Date of Award

Spring 1-1-2011

Document Type

Dissertation

Degree Name

Doctor of Philosophy (PhD)

Department

Physics

First Advisor

Dana Z Anderson

Second Advisor

James K Thompson

Third Advisor

Eric A Cornell

Abstract

Ultracold matter has tremendous potential for applications in the fields of quantum computing, atomic clocks, precision magnetometery, and inertial navigation. In order for these applications to be successfully realized it is necessary to develop both a high level understanding of the underlying physics and instrumentation to enable the execution of the devices. The instrumentation aspect falls into two categories: the physical apparatus and the tools and techniques for implementing the devices.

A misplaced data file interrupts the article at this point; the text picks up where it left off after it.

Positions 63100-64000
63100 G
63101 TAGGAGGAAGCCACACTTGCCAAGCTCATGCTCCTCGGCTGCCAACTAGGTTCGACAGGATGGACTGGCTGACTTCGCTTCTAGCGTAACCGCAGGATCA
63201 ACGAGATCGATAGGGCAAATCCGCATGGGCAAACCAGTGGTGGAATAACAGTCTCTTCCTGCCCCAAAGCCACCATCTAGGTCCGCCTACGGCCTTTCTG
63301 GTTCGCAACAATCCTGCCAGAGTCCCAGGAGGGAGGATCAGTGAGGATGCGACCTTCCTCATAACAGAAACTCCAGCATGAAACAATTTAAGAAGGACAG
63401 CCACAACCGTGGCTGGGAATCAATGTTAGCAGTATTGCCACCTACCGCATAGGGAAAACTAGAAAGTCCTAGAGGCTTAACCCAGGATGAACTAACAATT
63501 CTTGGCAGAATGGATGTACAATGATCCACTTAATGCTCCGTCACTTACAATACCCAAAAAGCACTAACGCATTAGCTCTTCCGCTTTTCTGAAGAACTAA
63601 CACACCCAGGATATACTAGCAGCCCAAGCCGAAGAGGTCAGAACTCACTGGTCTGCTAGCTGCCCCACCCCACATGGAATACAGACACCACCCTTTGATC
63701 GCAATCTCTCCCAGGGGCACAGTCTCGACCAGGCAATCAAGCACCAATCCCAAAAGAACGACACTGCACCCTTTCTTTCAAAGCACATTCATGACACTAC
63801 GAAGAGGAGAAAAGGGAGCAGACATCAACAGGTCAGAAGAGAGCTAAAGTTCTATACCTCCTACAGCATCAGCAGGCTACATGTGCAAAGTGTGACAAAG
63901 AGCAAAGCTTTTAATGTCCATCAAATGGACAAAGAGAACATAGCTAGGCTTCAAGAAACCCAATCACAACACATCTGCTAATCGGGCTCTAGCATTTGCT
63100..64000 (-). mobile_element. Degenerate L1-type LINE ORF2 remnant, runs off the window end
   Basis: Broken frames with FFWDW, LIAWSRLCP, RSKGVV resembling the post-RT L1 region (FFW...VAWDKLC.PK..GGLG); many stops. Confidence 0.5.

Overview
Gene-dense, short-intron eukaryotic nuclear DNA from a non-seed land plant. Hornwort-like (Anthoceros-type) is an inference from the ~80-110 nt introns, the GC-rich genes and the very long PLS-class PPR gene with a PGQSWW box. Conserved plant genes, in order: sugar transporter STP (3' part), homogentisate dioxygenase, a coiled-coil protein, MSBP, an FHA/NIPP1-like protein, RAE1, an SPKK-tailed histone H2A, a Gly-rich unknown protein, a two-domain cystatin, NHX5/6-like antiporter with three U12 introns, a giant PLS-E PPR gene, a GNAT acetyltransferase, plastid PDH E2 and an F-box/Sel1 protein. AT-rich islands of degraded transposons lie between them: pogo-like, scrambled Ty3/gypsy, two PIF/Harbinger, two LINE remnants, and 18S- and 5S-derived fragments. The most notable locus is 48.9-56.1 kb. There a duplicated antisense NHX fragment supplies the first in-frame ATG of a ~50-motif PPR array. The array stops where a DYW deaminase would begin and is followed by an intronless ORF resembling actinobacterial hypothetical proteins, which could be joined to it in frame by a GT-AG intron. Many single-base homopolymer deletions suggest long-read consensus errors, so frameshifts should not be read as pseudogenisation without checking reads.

This dissertation describes the technical and scientific development of instrumentation for ultracold atoms. We first present our work on compact apparatus for atom-chip based BEC production with particular emphasis on vacuum chambers and opto-mechanical systems for portable applications. We present the development of atom chip technology, both generally and specifically pertaining to the emerging field of atomtronics. Finally we present the implementation and preliminary experiments of an apparatus made for experiments with the ultimate goal of demonstrating an atom transistor.

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